On came 6'9" Earl Cureton as the fourth quarter began, looking like a Bakuba tribesman because of the bone-colored mask he wore to protect a broken nose, perhaps hoping to scare Bird into mortality. While Cureton did hijack one Bird shot, that highlight was lost among Bird's 19-footer, three drives to the hoop and foul shot. "He uses his head," Cureton said, referring either to Bird's smarts or to his adeptness at the head fake, or both.
Enter 6'6" Kelly Tripucka, who had boasted to the press of his ability to resist Bird's fakes. But now Bird goaded him into going for a couple of pumps and twice in a row made spinning scoring moves to maintain the Celtics' cushion at 116-108. "We saw it happen with [Houston's] Robert Reid in the '81 finals and then with [L.A.'s] Michael Cooper last year," said Boston's M.L. Carr. "They say they're Birdbusters but they don't understand how much Larry likes a challenge."
At that point, 6'8" Dan Roundfield came on to play Bird, who, no doubt wary of Roundfield's shot-blocking ability, stayed outside. He trimmed a jumper over Roundfield's graying head. He whipped a behind-the-back pass to DJ on a break for a pull-up jumper and he fired a pass inside to DJ, who drew a foul and bagged two free throws. Boston hung on for a 130-123 win. "You've got to take it a quarter at a time," Bird said. "It doesn't matter if you play three great quarters if you play poorly and get beaten in the fourth. Just as long as I make 'em when we need 'em."
On Friday night Boston didn't need 'em, so Bird didn't make 'em. He shot 7 for 22 in Game 6, and was benched for more than eight minutes of the third quarter in favor of his understudy, Scott Wedman. "Larry couldn't have put it in the ocean tonight," said Boston coach K.C. Jones, who had excused Bird from a 9:30 shoot-around that morning after Bird phoned him, pleading a poor night's sleep.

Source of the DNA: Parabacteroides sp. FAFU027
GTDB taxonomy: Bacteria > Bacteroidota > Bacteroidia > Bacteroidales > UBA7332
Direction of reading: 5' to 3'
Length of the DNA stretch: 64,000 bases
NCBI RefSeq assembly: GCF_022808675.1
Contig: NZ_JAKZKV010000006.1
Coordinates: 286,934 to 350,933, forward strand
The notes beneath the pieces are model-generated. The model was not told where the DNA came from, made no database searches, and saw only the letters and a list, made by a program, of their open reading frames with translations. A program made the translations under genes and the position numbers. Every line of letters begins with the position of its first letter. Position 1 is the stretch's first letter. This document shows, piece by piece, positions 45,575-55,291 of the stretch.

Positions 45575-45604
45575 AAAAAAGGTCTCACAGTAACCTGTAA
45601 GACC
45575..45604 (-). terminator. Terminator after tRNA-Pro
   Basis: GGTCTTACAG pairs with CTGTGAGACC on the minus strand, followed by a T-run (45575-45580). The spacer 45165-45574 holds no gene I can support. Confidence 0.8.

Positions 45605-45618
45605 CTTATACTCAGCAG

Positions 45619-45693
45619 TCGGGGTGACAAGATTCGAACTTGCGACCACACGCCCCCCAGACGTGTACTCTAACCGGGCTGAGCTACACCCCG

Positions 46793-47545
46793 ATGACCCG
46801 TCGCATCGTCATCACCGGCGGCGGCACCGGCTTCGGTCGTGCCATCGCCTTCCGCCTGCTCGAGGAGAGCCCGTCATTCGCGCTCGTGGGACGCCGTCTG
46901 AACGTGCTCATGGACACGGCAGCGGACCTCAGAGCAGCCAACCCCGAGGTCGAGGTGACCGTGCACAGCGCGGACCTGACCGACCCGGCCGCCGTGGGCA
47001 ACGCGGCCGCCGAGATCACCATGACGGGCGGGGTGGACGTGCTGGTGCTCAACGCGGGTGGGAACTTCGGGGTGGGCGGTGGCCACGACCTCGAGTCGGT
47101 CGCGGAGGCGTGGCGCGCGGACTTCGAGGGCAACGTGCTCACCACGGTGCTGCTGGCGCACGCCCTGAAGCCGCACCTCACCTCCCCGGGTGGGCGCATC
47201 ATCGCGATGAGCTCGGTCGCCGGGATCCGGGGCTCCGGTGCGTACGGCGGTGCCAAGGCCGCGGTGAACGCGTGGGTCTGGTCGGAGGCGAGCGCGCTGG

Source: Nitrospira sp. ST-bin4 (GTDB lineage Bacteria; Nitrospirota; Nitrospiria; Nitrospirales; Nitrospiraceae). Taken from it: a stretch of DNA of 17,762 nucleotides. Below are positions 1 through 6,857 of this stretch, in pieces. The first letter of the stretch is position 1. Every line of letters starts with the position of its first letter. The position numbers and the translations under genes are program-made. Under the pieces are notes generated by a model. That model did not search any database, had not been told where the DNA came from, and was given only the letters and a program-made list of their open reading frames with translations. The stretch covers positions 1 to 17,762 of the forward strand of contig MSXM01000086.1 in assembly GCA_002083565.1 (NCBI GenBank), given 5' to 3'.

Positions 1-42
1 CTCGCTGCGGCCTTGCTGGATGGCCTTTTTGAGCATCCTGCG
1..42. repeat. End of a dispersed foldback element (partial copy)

Jones nonetheless sent Bird back in for the final quarter, in which he scored nine of his 17 points and grabbed five of his nine rebounds. But this game would be a sort of confirmation for the rest of the Celtics, proof to themselves that they could win with their star struggling. Detroit's Isiah Thomas, taking repeated advantage of one-on-one situations, scored 37 points and led a 9-2 Piston charge that trimmed Boston's lead to 105-101 with 5½ minutes left to play. But on two subsequent Piston possessions, Boston struck back. First DJ picked the ball from Pocket Magic and hit two free throws. Then Celtic center Robert Parish stripped his counterpart, Bill Laimbeer, for another steal that led to two more foul shots. The Celtics had repulsed the last Piston thrust in a 123-113 victory.
The crucial defensive plays came, felicitously enough, from Johnson (22 points and six assists) and Parish (24 points and 13 rebounds), two stars in their own right who are often outshone in Bird's firmament. Boston finally played with the poise to match its lineage, setting a playoff record with only six turnovers. And the Celtics' much-maligned bench, outscored a whopping 230-137 by the Pistons during the series, showed some vital signs. "Why can't I do it like Scotty?" Bird muttered to teammate Ray Williams as he sat down to watch Wedman work on an 8-for-9 shooting night.
Bird came back with 23 against Philadelphia on Sunday while the rest of Boston's starting frontcourt, Kevin McHale and Parish, combined for another 54, knifing through the Philly defense as if it were parquet margarine. Perhaps the Sixers had been softened, rather than strengthened, by their idle week. They committed 21 turnovers, grabbed only two offensive rebounds in the first half and seemed sluggish. "[The layoff] hurt us on instinct plays," said 76er guard Clint Richardson. "They were quicker on loose balls and things like that."
So maybe, just maybe, the Pistons had done the Celtics a favor by extending them to six games. Boston and Philly don't prepare for one another by lying down to rest. "It's not like there's tarnish on a ring if you don't play Philly on the way to winning it," Carr explains, "but it does shine a little bit brighter."